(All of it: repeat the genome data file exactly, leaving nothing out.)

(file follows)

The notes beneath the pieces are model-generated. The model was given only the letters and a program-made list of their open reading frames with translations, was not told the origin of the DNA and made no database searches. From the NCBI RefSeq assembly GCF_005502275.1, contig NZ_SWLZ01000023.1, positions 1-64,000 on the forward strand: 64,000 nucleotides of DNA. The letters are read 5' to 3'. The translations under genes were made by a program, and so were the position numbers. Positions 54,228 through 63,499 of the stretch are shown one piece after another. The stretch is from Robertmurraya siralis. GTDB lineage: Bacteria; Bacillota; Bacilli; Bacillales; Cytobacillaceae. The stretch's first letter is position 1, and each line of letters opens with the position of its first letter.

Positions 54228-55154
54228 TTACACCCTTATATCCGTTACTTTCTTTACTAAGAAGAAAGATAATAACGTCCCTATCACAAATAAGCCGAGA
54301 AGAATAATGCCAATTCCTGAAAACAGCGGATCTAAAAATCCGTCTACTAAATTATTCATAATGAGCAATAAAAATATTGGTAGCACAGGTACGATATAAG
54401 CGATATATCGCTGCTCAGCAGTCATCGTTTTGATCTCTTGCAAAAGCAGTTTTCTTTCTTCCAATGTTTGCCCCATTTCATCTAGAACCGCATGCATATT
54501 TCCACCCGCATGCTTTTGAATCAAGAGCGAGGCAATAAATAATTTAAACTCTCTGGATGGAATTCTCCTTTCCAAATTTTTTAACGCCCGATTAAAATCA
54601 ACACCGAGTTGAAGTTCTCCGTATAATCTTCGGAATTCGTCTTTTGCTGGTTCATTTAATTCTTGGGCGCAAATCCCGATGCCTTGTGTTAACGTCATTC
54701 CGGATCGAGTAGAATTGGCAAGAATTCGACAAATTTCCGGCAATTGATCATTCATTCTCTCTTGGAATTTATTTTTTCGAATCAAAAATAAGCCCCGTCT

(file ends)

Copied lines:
The notes beneath the pieces are model-generated. The model was given only the letters and a program-made list of their open reading frames with translations, was not told the origin of the DNA and made no database searches. From the NCBI RefSeq assembly GCF_005502275.1, contig NZ_SWLZ01000023.1, positions 1-64,000 on the forward strand: 64,000 nucleotides of DNA. The letters are read 5' to 3'. The translations under genes were made by a program, and so were the position numbers. Positions 54,228 through 63,499 of the stretch are shown one piece after another. The stretch is from Robertmurraya siralis. GTDB lineage: Bacteria; Bacillota; Bacilli; Bacillales; Cytobacillaceae. The stretch's first letter is position 1, and each line of letters opens with the position of its first letter.

Positions 54228-55154
54228 TTACACCCTTATATCCGTTACTTTCTTTACTAAGAAGAAAGATAATAACGTCCCTATCACAAATAAGCCGAGA
54301 AGAATAATGCCAATTCCTGAAAACAGCGGATCTAAAAATCCGTCTACTAAATTATTCATAATGAGCAATAAAAATATTGGTAGCACAGGTACGATATAAG
54401 CGATATATCGCTGCTCAGCAGTCATCGTTTTGATCTCTTGCAAAAGCAGTTTTCTTTCTTCCAATGTTTGCCCCATTTCATCTAGAACCGCATGCATATT
54501 TCCACCCGCATGCTTTTGAATCAAGAGCGAGGCAATAAATAATTTAAACTCTCTGGATGGAATTCTCCTTTCCAAATTTTTTAACGCCCGATTAAAATCA
54601 ACACCGAGTTGAAGTTCTCCGTATAATCTTCGGAATTCGTCTTTTGCTGGTTCATTTAATTCTTGGGCGCAAATCCCGATGCCTTGTGTTAACGTCATTC
54701 CGGATCGAGTAGAATTGGCAAGAATTCGACAAATTTCCGGCAATTGATCATTCATTCTCTCTTGGAATTTATTTTTTCGAATCAAAAATAAGCCCCGTCT